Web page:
Rarely is smoking cast in the light of being better for you than…basically anything else. But according to a new report published by the Energy Policy Institute of the University of Chicago, smoking cigarettes will take slightly fewer years off of your life than breathing the polluted air that, in all likelihood, you don’t have much of an ability to avoid.

Currently, smoking reduces global life expectancy by 2.2 years; if air pollution was brought under the World Health Organization’s guideline limit, there would be a 2.3 year increase in global life expectancy. (It’s worth noting that not everyone smokes, of course, but the point is still a dramatic one.)

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According to the report, pollution is worse than a host of other vices and public-health issues too: the impact on global life expectancy is “more than 3 times that of alcohol use and unsafe water, more than 5 times that of transport injuries like car crashes, and more than 7 times that of HIV/AIDS.” 

In the United States, air pollution has improved dramatically since the 1970s, when the landmark Clean Air Act was passed. In the decades since, pollution has declined by nearly 65%. But looking at where it has declined the most and where pollution is now the worst shows the new challenge that we now face when it comes to fine particulate matter in the air we breathe. 

Jefferson County, Ohio, has the most improved air in the country since the passage of the Clean Air Act. Once a major steel manufacturing region, and home to a coal mine too, the combination of federal limits on industrial air pollutants and the decline in American manufacturing has cut the fine particulate matter in the eastern Ohio air by 87.4%.

Making cars cleaner helps reduce pollution, but taking cars off the road entirely does even more.

Now, Plumas County, California, has the unfortunate distinction of being the most polluted area in the country — and the air-quality problem there, high up in the Sierras, far from the industrial areas of the Bay Area, is wildfire smoke.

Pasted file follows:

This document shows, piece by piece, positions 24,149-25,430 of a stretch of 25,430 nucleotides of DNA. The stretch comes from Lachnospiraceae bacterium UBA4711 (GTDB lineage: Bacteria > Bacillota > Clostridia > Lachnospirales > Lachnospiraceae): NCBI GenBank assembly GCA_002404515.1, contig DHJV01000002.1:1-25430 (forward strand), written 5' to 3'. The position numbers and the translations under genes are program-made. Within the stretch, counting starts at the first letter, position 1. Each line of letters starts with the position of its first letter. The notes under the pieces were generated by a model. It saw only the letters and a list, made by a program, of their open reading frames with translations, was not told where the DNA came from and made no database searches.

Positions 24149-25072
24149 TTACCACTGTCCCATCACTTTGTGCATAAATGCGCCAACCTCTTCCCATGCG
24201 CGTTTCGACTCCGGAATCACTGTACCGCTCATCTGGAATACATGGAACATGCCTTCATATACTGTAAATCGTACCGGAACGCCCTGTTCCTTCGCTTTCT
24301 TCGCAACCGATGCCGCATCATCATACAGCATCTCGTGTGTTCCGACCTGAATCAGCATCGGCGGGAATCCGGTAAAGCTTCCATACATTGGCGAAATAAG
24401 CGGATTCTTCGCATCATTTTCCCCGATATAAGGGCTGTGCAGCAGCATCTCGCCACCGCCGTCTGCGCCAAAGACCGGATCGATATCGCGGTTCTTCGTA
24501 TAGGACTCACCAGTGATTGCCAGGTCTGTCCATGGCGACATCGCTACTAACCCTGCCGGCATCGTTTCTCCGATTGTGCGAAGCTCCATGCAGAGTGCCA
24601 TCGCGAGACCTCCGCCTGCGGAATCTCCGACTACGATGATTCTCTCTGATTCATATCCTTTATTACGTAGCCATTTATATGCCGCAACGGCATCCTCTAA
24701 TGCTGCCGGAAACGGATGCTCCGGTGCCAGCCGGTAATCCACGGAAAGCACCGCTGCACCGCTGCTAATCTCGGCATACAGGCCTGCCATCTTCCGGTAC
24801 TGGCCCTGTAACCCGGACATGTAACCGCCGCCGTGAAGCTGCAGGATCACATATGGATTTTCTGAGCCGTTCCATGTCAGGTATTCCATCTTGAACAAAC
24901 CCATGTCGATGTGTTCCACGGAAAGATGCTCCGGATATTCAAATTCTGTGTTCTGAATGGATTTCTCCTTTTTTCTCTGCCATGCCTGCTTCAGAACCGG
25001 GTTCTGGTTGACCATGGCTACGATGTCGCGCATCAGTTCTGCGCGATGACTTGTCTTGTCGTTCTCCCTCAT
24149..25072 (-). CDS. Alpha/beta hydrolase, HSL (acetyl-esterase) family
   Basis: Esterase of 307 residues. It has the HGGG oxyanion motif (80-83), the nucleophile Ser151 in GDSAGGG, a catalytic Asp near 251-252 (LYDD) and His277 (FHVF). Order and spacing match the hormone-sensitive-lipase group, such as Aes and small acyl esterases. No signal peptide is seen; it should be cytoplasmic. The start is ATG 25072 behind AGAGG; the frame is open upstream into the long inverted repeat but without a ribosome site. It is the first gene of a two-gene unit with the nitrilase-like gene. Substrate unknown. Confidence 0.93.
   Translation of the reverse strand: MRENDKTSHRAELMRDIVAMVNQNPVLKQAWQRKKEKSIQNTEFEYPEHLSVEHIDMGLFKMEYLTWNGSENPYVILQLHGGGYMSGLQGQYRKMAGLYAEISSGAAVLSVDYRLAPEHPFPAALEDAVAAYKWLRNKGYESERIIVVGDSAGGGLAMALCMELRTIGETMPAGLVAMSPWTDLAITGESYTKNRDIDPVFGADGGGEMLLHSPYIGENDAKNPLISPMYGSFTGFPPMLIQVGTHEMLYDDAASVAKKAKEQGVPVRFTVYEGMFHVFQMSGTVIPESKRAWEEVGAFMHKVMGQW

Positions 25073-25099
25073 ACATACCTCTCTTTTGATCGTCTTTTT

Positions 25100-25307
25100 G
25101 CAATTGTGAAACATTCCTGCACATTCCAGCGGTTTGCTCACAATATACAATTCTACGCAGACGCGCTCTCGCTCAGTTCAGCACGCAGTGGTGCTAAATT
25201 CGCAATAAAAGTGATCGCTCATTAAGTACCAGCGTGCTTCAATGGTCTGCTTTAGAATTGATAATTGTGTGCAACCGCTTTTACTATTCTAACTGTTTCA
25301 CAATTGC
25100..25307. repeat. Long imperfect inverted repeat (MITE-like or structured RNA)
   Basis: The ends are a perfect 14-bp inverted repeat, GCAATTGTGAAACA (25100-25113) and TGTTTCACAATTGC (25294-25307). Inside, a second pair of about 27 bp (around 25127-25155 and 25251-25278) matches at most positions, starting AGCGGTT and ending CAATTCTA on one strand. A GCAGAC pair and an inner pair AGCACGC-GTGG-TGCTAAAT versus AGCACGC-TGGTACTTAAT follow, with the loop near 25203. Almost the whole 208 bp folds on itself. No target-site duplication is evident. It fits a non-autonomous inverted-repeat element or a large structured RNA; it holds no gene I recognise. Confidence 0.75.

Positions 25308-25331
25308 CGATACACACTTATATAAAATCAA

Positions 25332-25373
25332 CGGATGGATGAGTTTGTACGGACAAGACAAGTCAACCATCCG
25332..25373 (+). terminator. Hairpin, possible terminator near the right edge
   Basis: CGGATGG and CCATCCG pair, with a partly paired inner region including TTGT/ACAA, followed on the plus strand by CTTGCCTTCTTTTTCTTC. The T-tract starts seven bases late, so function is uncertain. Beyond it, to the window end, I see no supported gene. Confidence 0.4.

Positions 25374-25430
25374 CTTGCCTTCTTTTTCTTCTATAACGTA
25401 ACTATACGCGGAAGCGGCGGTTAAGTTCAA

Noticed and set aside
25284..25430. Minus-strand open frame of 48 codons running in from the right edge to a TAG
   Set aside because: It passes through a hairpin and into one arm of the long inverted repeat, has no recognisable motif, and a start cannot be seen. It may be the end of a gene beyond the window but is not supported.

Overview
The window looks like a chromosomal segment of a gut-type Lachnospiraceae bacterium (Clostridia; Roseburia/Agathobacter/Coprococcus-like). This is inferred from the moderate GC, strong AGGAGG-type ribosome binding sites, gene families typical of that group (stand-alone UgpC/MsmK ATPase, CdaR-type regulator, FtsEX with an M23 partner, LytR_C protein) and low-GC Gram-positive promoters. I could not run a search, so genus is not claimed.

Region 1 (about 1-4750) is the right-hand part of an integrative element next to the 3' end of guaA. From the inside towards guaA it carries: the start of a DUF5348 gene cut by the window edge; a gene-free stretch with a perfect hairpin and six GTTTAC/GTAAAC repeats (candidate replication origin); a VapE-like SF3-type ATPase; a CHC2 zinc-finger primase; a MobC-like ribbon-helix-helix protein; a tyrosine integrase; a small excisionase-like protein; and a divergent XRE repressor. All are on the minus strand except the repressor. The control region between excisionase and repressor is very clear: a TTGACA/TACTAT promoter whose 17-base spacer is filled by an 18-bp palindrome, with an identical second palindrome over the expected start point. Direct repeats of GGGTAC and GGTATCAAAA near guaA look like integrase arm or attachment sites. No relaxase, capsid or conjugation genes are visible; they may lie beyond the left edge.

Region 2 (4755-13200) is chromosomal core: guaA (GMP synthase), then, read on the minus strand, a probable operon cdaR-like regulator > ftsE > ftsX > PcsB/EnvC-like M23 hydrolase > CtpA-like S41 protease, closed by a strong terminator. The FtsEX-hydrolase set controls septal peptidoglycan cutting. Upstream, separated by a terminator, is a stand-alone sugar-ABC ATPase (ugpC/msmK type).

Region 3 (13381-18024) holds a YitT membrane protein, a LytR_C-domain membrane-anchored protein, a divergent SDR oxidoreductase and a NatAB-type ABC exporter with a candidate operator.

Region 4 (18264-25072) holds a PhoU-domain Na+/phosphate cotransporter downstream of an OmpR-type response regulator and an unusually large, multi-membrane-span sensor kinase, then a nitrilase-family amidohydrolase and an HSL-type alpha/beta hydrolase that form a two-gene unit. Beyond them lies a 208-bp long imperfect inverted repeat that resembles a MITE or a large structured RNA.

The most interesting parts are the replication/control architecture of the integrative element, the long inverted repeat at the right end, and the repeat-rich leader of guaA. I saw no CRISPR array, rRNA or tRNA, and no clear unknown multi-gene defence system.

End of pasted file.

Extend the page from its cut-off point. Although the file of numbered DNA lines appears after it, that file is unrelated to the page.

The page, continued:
And as this summer has shown, as shifting plumes of smoke from Canadian wildfires have randomly bestowed the title of the worst air quality on the planet on a number of different American cities, this is not a localized problem.

It’s also not something that can be addressed by the same kind of direct policy changes that the Clean Air Act achieved — like anything related to climate change, it will require systemic changes in both policy and behavior  (not to mention long-standing practices in forest management and fire suppression). 

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But when it comes to more classic air pollution — think of a major city choked with car exhaust and smog — the bright spot is that more can be done on the local level. Making cars cleaner helps reduce pollution, but taking cars off the road entirely does even more.

In New York City, congestion pricing for drivers in Manhattan will eventually achieve just that (once everyone stops fighting about just how to do it). And in Paris, Mayor Anne Hidalgo has shown how much one very determined local official can do: her major push to get cars out of the city center altogether has opened up Paris to pedestrians and cyclists in a whole new way, and made the air there cleaner too.

Willy Blackmore is a freelance writer and editor covering food, culture, and the environment. He lives in Brooklyn.